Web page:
After a few years, SpaceX was making in-house 70 percent of the components of its rockets.

Sunday, February 11th, 2024

Elon Musk by Walter IsaacsonMusk was laser-focused on costs, Walter Isaacson explains (in his biography of Elon):

He challenged the prices that aerospace suppliers charged for components, which were usually ten times higher than similar parts in the auto industry.

His focus on cost, as well as his natural controlling instincts, led him to want to manufacture as many components as possible in-house, rather than buy them from suppliers, which was then the standard practice in the rocket and car industries. At one point SpaceX needed a valve, Mueller recalls, and the supplier said it would cost $ 250,000. Musk declared that insane and told Mueller they should make it themselves. They were able to do so in months at a fraction of the cost. Another supplier quoted a price of $ 120,000 for an actuator that would swivel the nozzle of the upper-stage engines. Musk declared it was not more complicated than a garage door opener, and he told one of his engineers to make it for $ 5,000. Jeremy Hollman, one of the young engineers working for Mueller, discovered that a valve that was used to mix liquids in a car wash system could be modified to work with rocket fuel.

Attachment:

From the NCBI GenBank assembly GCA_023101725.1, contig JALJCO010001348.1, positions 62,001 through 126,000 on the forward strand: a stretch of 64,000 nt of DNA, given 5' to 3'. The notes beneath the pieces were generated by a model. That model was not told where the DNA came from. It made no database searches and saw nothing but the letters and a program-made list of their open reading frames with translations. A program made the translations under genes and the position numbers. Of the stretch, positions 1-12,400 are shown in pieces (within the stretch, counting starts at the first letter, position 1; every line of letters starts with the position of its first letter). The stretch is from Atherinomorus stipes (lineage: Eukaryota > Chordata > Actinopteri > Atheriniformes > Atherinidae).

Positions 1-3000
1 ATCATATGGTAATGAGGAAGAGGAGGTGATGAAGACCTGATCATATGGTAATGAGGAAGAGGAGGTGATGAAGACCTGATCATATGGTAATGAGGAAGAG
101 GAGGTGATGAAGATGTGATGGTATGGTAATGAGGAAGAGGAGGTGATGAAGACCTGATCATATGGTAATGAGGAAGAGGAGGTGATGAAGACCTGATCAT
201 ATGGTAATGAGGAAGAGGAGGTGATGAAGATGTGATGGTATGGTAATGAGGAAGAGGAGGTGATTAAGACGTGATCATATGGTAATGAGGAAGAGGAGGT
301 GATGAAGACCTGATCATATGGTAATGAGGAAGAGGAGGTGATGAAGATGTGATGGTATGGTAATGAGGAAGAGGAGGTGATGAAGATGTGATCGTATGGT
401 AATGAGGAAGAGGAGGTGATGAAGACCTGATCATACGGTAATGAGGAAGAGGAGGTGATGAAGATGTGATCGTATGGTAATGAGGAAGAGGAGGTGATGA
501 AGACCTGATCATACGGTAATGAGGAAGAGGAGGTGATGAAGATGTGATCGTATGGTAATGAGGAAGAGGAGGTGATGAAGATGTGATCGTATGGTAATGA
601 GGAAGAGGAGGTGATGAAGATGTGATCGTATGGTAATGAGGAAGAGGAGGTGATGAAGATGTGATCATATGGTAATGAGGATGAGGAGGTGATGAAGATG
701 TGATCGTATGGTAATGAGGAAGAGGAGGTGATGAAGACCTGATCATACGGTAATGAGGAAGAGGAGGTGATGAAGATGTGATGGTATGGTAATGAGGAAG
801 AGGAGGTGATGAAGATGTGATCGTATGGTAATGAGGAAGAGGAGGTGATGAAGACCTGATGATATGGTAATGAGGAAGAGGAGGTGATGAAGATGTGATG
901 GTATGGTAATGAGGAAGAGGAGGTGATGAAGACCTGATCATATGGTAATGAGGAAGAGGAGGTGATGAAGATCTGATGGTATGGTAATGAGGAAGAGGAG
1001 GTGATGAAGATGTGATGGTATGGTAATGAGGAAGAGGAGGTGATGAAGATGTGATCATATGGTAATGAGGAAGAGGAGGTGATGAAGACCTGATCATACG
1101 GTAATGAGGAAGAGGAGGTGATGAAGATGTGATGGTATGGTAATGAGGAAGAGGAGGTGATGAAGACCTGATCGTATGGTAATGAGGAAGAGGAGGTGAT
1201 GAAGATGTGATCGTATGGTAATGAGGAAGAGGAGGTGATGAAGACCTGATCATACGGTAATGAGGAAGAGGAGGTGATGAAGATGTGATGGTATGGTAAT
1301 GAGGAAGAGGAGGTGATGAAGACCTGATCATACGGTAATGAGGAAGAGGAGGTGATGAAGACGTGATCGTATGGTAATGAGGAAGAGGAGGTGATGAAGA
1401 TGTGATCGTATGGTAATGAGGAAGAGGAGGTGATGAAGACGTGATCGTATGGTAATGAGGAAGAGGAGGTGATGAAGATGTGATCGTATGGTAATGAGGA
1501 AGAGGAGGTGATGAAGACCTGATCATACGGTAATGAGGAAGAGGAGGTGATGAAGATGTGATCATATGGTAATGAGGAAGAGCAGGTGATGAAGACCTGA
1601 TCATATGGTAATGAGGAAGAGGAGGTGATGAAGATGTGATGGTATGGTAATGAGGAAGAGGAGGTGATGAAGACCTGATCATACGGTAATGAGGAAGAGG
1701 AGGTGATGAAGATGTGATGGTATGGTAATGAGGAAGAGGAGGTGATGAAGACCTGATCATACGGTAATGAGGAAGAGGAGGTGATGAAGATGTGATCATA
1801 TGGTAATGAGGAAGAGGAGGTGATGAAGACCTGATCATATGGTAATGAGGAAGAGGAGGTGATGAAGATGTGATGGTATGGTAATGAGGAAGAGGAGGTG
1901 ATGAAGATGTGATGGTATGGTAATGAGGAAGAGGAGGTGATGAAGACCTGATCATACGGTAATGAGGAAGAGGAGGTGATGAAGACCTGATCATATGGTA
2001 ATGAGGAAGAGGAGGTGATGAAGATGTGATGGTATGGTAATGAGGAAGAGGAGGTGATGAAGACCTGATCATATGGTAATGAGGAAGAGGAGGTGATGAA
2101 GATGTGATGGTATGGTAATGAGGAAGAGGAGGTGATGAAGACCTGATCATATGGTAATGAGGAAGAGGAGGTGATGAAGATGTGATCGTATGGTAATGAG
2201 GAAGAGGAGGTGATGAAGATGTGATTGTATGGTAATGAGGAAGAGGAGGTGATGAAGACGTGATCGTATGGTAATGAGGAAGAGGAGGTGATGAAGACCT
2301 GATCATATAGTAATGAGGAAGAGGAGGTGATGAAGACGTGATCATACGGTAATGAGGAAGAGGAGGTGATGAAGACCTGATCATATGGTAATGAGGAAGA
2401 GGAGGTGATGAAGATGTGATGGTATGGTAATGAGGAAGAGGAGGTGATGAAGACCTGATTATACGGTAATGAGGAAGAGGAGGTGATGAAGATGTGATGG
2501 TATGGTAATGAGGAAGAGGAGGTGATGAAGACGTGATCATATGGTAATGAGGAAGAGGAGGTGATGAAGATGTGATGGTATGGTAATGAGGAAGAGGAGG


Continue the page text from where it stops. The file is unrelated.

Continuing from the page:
After a supplier delivered some aluminum domes that go on top of the fuel tanks, it jacked up the price for the next batch. “It was like a painter who paints half your house for one price, then wants three times that for the rest,” says Mark Juncosa, who became Musk’s closest colleague at SpaceX. “That didn’t make Elon too enthusiastic.” Musk referred to it as “going Russian” on him, as the rocket hucksters in Moscow had done. “Let’s go do this ourselves,” he told Juncosa. So a new part of the assembly facility was added to build domes. After a few years, SpaceX was making in-house 70 percent of the components of its rockets.


  1. Gaikokumaniakku says:

    Two points:

    1. I think it was Coase who said in 1937 that firms exist because their internal costs are lower than the costs of outsourcing. Musk seems to be good at running companies precisely because he can organize effective, low-cost operations in-house.

    2. In the long term, human communities cannot survive on profits alone. Humans need clean air, clean water, etc. Thus “landfill capitalism” is doomed to kill off a lot of people, and it may kill itself if it prioritizes funneling profits to the 1% and sticking the 99% with the externalities. Managers who can minimize in-house costs have a choice to make: they can serve the 1% and possibly be well-paid in the short run, or they can serve the 99% and build a survivable planet. Unfortunately, managers who can minimize in-house costs seem to be few and far between. It is hard to train promising candidates into good managers without having the good managers snatched up by the 1%.

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